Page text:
Reporter's Notebook
How low-carb diets still affect restaurants

How low-carb diets still affect restaurants

Low-carb diets might not be getting the media attention they received a decade ago, but they remain as popular as ever, and could be having an impact on the restaurant industry.

Iobotta, an online marketing and retail loyalty company, surveyed its users and found nearly a third of them have some kind of dietary restriction. The most popular restriction? Low-carb diets — 18 percent of its users cut down on carbs.

The survey also found that 16 percent are on high-protein diets, 9 percent are gluten-free and 4 percent said they are on the protein-heavy Paleo diet. While there is clearly a lot of overlap among the different groups, the survey still suggests that a large number of Americans, perhaps one out of five, are cutting back on things like bread and pasta.

That could help explain a recent curiosity in the restaurant business: The weakness at Italian chains and those that serve a lot of noodles.

Italian chains have been underperforming their respective markets, for the most part. Bravo Cucina Italiana saw same-store sales fall 3.9 percent in the fourth quarter. Its sister concept, Brio Tuscan Grille, reported a 4.2-percent decline in the period.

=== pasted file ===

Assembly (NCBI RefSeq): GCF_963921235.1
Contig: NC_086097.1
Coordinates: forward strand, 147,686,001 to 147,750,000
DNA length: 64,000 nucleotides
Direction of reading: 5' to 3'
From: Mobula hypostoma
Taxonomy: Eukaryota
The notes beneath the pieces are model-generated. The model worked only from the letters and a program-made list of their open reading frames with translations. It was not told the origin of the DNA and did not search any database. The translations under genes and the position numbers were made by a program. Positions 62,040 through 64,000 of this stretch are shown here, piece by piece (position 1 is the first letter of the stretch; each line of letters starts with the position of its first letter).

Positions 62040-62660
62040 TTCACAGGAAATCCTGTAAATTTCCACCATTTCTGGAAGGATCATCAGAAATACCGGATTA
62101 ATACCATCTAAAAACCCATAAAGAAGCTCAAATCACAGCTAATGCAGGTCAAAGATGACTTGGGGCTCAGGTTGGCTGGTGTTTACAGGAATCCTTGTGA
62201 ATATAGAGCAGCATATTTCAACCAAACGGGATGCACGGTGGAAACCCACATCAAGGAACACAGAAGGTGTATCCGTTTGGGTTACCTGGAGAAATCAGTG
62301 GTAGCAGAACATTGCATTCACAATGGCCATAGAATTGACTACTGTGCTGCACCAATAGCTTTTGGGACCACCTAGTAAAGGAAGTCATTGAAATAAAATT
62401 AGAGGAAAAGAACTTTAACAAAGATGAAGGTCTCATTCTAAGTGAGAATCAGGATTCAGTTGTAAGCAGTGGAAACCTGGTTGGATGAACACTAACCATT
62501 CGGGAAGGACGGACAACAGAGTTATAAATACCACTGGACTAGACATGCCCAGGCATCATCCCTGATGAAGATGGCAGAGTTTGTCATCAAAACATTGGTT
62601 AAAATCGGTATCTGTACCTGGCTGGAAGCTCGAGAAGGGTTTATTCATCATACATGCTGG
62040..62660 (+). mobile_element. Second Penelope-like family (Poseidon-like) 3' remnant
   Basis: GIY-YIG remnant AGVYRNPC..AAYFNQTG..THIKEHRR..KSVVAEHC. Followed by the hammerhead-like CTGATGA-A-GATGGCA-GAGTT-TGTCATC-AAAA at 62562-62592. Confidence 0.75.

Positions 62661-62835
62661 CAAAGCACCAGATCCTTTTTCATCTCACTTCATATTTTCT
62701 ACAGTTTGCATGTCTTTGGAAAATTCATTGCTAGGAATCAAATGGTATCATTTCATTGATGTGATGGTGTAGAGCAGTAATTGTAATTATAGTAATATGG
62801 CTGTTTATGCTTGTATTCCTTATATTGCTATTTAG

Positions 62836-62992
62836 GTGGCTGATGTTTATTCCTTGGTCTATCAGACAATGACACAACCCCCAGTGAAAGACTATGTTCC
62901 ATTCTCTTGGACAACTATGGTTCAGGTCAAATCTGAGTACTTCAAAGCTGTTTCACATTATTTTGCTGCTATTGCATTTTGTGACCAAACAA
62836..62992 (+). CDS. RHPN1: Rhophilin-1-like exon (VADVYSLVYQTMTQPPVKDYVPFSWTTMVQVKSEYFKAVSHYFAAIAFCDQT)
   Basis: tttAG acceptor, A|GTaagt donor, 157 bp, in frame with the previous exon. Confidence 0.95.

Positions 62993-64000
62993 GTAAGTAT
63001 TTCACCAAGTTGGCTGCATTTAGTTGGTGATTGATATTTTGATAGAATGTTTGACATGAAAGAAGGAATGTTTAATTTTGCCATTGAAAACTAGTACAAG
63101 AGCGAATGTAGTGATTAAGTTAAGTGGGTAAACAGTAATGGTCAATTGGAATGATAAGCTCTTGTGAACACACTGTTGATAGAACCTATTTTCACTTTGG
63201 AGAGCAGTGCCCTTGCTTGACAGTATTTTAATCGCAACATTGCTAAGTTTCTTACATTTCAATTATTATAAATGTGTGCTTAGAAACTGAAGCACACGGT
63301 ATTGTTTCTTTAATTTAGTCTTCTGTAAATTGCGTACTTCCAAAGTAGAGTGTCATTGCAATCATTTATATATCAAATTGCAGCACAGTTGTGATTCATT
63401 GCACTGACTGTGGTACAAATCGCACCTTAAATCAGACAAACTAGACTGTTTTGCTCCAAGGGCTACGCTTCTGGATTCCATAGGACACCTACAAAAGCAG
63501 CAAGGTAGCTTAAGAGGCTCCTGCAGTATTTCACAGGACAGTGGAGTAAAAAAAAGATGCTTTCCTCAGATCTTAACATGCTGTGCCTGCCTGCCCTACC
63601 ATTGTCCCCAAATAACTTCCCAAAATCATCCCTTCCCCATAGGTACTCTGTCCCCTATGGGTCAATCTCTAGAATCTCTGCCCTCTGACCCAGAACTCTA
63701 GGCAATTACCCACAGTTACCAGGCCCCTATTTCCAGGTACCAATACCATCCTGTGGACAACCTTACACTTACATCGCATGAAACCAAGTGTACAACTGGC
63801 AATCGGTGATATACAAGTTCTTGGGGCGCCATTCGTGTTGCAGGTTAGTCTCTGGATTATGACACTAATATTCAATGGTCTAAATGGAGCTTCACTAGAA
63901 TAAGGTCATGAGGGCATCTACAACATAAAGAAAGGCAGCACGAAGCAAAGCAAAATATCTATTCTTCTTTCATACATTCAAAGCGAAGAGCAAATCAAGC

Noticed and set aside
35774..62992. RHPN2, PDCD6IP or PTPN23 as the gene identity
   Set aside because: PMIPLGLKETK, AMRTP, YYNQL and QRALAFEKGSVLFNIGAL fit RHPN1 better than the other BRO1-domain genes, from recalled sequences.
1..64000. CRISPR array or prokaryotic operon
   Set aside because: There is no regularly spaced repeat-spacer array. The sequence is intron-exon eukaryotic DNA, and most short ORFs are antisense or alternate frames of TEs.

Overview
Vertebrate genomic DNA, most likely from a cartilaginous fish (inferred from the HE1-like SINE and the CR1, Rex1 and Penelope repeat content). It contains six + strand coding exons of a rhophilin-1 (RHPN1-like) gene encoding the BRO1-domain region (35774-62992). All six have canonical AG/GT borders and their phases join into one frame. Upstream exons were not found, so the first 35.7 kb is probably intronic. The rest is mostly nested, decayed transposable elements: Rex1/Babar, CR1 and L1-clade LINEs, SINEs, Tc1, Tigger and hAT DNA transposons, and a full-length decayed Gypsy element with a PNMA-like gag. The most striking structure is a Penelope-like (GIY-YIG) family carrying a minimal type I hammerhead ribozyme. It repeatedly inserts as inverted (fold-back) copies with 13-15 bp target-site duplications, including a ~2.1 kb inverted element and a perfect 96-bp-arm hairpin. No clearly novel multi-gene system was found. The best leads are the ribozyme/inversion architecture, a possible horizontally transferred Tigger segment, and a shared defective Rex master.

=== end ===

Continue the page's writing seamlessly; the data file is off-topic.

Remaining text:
Likewise, Macaroni Grill reported a 2.8-percent decline in same-store sales at the end of last year and was struggling so much that its owner sold the chain for $8 million.

Noodles & Company same-store sales rose 1.3 percent in its fiscal fourth quarter, but that was the weakest performance among publicly traded fast-casual chains. The company is now introducing noodle-free options in part to satisfy the low-carb crowd.

Meanwhile, steak chains appear to be performing remarkably well in spite of higher prices. Outback Steakhouse, LongHorn Steakhouse, Ruth’s Chris and Del Frisco’s Double Eagle Steak House, as well as meaty concepts like Texas Roadhouse, all reported strong sales in their most recent quarters.

To be sure, some Italian chains have performed better more recently. Olive Garden’s same-store sales rose 2.2 percent in its fiscal third quarter ending Feb. 22 — though its traffic fell each month in the period, including 3 percent in February.

And low-carb diets have been around for years, including many in which sales at pasta chains were performing fine. They were also around in 2013 when Krispy Kreme Doughnuts Inc. was enjoying some quarters with double-digit sales increases. Krispy Kreme famously blamed low-carb diets for some sales weakness back in 2004.

Low-carb diets certainly don’t appear to be hurting, say, pizza chains.

Nevertheless, studies over the years have given the diets more credibility, finding that they help people lose weight more quickly than typical low-fat diets. Cutting out on carbs is now mainstream, not the fad it was a decade ago.

Add to this the recent popularity of low-gluten diets, which we wrote about in November, and you get a market that is less than friendly toward carb-heavy concepts.

Hide comments

Comments

  • Allowed HTML tags: <em> <strong> <blockquote> <br> <p>

Plain text

  • No HTML tags allowed.
  • Web page addresses and e-mail addresses turn into links automatically.
  • Lines and paragraphs break automatically.
Publish